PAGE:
Orlando – Orlando was really built on performances and the arts, beginning with Walt Disney World. Now it goes so far beyond the parks, with world-class performing arts groups and arts of all kinds that rival those of any major city in the United States.
But now they're in danger, and there's no telling how well any of those organizations will make it through the COVID-19 pandemic.
That’s where people like Brendan Lynch come in. Lynch is a shareholder at Lowndes Law Firm, but it’s his love of the arts that has earned him a nomination as one of our heroes.
“Last year I took over as chair for the board for United Arts of Central Florida,” said Lynch. “United Arts is the sort of largest funding organization of over 60 arts organizations in Central Florida.”
Those organizations include some as widely known as the Orlando Science Center, the Opera Orlando and the Orlando Ballet, but also include so many smaller groups you may not be as aware of.
"Do we know about Timucua and the performances that they put on every weekend in a house in Orlando that bring crowds," said Lynch. "People that bring potluck meals and gather in a space for wonderful music. Do we know about the Steinway Society that helps teach kids piano on a week-in, week-out basis, those sorts of things are not as obvious, not as visible, but they're touching individual lives."
But recently, amid the COVID-19 pandemic, what the arts look like in Orlando has changed and there's no telling when they may return to normal.
“Very recently, some of the museums were allowed to open but from a performing arts perspective, they not only haven’t done any performances since March but they’re not seeing anything on the horizon that says they’re going to be able to in the fall, either,” said Lynch. “They’re all trying to do things to engage their donors, engage their patrons, engage the performers, engage the community with virtual arts classes and Zoom calls. One group that we fund at United Arts is FringeFest and they did a free online fringe festival a couple of weeks ago and it was just available online for people to watch and come in and watch when they wanted. The Philharmonic has done little mini-concerts, the ballet is doing smaller visual things online when they can. But those aren’t even necessarily money earners, right, they’re not bringing money into the programs. And if you miss a show, if they can’t put on one production, it’s sort of the lifeblood and it’s over, so if you miss three or a season, it’s definitely over.”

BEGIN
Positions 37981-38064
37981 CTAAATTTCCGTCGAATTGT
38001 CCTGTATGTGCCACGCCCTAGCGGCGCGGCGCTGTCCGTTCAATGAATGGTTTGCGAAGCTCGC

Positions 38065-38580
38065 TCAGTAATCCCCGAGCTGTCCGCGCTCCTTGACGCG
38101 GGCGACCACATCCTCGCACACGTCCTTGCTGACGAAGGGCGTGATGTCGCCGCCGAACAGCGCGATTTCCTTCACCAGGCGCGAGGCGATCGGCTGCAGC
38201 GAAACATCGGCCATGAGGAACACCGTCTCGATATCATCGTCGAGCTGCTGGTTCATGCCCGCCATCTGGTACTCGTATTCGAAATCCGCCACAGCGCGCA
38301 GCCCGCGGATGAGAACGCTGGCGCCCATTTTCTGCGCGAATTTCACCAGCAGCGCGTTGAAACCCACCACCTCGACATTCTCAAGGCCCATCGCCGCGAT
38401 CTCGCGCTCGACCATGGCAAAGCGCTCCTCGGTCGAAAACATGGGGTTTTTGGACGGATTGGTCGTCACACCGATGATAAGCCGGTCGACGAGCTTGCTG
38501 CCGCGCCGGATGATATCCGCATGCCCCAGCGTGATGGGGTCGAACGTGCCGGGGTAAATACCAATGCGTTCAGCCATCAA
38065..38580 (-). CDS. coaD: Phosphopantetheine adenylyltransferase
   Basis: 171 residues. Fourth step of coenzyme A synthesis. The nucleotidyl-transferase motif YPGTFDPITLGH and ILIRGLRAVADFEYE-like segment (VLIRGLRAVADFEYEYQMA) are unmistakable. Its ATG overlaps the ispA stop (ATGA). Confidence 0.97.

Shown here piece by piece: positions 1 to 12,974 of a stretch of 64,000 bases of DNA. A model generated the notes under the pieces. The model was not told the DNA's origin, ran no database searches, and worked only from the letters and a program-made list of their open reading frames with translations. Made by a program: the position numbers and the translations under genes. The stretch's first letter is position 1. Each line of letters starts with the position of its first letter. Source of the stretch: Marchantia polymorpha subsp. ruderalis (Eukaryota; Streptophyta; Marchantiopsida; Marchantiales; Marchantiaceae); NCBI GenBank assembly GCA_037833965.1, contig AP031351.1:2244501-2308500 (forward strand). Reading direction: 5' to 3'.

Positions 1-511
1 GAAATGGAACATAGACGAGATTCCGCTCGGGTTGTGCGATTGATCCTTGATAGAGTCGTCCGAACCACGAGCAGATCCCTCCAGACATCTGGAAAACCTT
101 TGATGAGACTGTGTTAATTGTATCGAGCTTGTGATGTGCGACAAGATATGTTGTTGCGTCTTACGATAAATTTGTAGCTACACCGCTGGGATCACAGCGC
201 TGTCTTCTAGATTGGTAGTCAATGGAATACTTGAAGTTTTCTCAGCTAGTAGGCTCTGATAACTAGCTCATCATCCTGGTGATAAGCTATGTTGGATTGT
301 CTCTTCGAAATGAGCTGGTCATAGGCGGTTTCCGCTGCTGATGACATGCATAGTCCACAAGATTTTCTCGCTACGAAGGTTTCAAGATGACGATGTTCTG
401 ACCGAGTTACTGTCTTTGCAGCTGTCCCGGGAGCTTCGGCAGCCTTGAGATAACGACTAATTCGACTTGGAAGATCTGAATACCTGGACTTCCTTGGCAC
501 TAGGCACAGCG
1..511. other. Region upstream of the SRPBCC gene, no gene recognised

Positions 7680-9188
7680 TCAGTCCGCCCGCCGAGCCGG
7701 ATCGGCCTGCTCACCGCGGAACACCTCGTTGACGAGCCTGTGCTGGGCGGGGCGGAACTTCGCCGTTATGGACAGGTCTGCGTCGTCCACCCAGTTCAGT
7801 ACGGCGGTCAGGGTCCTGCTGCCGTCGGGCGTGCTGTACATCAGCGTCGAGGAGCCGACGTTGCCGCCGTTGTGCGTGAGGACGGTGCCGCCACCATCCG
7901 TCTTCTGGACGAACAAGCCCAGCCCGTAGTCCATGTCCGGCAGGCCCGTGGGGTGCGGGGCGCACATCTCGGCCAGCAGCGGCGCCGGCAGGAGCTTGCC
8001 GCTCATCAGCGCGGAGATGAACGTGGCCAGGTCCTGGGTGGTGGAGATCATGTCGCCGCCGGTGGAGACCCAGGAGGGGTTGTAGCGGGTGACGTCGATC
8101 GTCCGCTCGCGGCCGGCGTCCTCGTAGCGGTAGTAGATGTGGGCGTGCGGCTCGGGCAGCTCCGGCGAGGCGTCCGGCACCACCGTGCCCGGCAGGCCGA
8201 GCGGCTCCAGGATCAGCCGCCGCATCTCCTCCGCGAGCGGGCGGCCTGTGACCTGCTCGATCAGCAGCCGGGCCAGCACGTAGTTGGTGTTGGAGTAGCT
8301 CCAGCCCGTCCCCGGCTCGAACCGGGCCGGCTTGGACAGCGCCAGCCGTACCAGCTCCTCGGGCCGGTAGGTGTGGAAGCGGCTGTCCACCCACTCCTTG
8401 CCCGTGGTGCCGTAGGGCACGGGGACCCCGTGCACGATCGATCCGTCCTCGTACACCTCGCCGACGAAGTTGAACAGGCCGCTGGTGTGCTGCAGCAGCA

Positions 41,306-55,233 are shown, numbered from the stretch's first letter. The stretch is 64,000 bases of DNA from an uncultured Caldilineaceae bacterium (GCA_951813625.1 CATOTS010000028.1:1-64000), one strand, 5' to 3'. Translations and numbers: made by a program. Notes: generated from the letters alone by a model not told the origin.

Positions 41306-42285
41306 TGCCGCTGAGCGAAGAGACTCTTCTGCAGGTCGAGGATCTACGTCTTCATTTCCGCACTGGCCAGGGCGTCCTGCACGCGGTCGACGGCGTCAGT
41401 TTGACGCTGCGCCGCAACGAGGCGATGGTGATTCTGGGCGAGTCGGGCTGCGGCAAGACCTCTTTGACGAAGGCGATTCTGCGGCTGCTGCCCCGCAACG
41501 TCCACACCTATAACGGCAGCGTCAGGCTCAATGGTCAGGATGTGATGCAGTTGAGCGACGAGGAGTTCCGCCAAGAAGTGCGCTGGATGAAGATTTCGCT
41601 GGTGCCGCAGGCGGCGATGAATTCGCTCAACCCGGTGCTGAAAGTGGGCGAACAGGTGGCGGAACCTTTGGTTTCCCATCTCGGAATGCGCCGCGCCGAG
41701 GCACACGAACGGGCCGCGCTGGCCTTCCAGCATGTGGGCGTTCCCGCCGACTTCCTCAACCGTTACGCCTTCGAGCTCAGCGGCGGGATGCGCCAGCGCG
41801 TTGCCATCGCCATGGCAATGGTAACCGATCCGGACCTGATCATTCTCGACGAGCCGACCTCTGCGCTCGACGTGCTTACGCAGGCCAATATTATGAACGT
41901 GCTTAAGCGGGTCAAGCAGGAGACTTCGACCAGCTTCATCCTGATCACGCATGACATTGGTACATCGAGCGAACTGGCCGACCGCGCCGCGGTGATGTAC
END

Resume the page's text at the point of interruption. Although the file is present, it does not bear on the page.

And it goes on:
That's one reason United Arts did an even bigger fundraising push than usual to try to help the organizations out.
"United Arts does a campaign every year, it's called United Arts Collaborative Campaign," said Lynch. "It runs generally the first three months, the first four months of the year and for a few years it's been $2.1, $2.2 million campaign. We raised $3.2 million this year."
Money that not only keeps things like evening performances a possibility in the future-- but the programs you don't think about that touch people every single day.
“That can be bringing art into senior living facilities, that can be close relationships with OCPS to bring students to programs they otherwise would never see, that can be working with our governmental agencies to provide artwork for our governmental facilities,” said Lynch.
That's one of the biggest challenges the groups are facing, is how they can safely provide the experiences that make them so great.
“I think that’s the multi-million dollar question, how are things going to change?,” said Lynch. “There is no assumption that everything will just get back to normal in six months, 12 months, particularly in the performing arts space. How do choirs perform safely and appropriately? But I think what we’ve seen and what these groups are largely learning is how to connect in different ways, and how to connect virtually is a big thing. It’s a big thing across all industries and the arts is no exception to that to say, how can I connect with you over a phone call or over a video conference? If you can’t get in for a show, how do we do this a different way? Can we put on a full performance online only and charge for it? Those are questions being asked and it’s not dissimilar to how movie theaters are trying to figure out how to do it.”
But Lynch said the best part about the arts is in times like these, they can be a much-needed escape.
"The arts is keeping folks sane in a lot of ways, you know, we can talk about our little kids and singing with them in the house, or singing without our little kids in the house, or dance parties in the house, those are the moments during this pandemic with some relief, with some joy and we're trying to keep those reminders alive for all these organizations," said Lynch.
Lynch said he's honored to have been selected as one of our heroes, but said he's not the only hero working to keep the arts going, many people are keeping those efforts alive.
“I am honored to be in their presence. I am a lawyer who happens to love the arts and am fortunate enough to be able to interact with them regularly and the way they stepped up for this community to raise over $3 million to support these groups and the way they continue to keep their staff and performers in the positions they’re in is extraordinary,” said Lynch.